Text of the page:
The gaps aren’t large, nor are the causes clear. But the campus is already planning to act on new findings that average salaries for women and minority-group faculty at UC Berkeley lag behind those for white men in similar fields, and with comparable professional experience.
A just-released study shows that average salaries for underrepresented minority faculty members trail those of their white male counterparts by 1 to 1.8 percent. Gaps between women and white males were slightly larger, with a range between 1.8 and 4.3 percent.
The report calls for further research to investigate reasons for the differences — which it notes could result from a mix of factors — and lays out measures to make salaries more equitable for all Berkeley ladder faculty.
A key recommendation is to create a new “targeted decoupling initiative” to provide salary increases for faculty beyond what ordinary advancement in rank and step allows. The findings of the study would provide important data to help build the new salary program.
Claude Steele, Berkeley’s executive vice chancellor and provost, and Janet Broughton, vice provost for faculty, both indicated their intention to move quickly to implement all the recommendations in the report.
“Anything about equity for our faculty feels like an urgent issue to me — not because the study stands out in the national landscape, but because I want all our wonderful Berkeley faculty members to be supported and rewarded the way that they should be,” said Broughton, chair of the joint administration-Academic Senate steering committee that conducted the study.
“The big news here,” added Broughton, “is we now have lots of knowledge that we didn’t have before.”
In a CalMessage sent to faculty Monday evening, Broughton wrote that the steering committee “hopes that this study will mark the beginning of a new era of thoughtful engagement with issues of faculty salary equity at Berkeley, and that it will serve as a basis for fostering sustained and collective discussion and action.”
That was a message echoed by Steele and David Card, a UC Berkeley labor economist who served on the study steering committee.
“From the standpoint of fairness in the workplace, the most important thing is to keep an eye on the existence and size of these differences, and to do everything we can to reduce them,” said Steele, a social psychologist known for his research into the effects of negative stereotypes on the performance of minority-group members.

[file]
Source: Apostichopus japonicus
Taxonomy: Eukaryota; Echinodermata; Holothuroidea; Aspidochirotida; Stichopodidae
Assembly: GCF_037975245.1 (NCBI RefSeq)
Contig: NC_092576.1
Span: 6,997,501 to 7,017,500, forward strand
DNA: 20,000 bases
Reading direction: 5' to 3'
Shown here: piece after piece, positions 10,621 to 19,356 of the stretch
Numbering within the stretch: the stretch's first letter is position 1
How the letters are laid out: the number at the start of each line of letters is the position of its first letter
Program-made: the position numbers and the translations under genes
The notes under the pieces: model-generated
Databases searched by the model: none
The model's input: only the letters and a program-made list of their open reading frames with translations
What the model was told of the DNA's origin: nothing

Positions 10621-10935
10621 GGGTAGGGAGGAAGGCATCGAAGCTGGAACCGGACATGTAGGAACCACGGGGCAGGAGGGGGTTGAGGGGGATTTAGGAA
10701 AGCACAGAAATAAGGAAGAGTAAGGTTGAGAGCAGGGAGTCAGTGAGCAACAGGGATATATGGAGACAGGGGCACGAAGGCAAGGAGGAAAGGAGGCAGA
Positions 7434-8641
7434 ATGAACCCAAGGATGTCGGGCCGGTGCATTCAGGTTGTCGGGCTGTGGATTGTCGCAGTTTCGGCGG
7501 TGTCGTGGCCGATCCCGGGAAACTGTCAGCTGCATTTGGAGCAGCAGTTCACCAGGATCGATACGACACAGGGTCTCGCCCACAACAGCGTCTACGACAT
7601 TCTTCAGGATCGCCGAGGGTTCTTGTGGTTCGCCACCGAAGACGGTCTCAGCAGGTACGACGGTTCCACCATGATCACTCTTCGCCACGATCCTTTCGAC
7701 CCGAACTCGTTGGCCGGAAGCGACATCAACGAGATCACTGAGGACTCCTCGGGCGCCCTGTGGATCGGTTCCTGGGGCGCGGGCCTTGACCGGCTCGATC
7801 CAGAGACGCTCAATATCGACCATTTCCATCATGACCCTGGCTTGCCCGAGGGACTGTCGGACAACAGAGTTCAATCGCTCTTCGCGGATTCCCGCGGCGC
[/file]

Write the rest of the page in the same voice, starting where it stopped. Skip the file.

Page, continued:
Card praised the work of steering committee member Marc Goulden, director of data initiatives for the Office of the Vice Provost for the Faculty, in ensuring the study included salaries for 100 percent of Berkeley’s ladder faculty members, which he said resulted in “extremely good data” and “a very carefully reasoned report.”
“I personally hope we will have a report like this every year,” Card said, “just as a matter of practice.”
Broughton said she now plans to reach out to faculty, deans and department chairs across the campus to talk about the results of the study and get their ideas about the best ways to implement the report’s recommendations.
“Not every factor that we discuss [in the report] is under the control of the campus to address directly,” she said. “But in addition to creating a new salary initiative, what we can do is work really hard to build departmental communities that are fully supportive of all faculty, and attentive to the ways in which some colleagues may be left out of the networks that can help people plug into grant opportunities and other important resources. We can work to help everyone share in leadership opportunities, and to be sure that teaching assignments and service loads are equitable.
“Faculty, chairs, deans and central administrators all mean very, very well — there’s no question in my mind about that,” Broughton said. “But sometimes you just have to step back and say, aha, we can see we have more work to do to make our faculty culture as fully inclusive and supportive as possible.”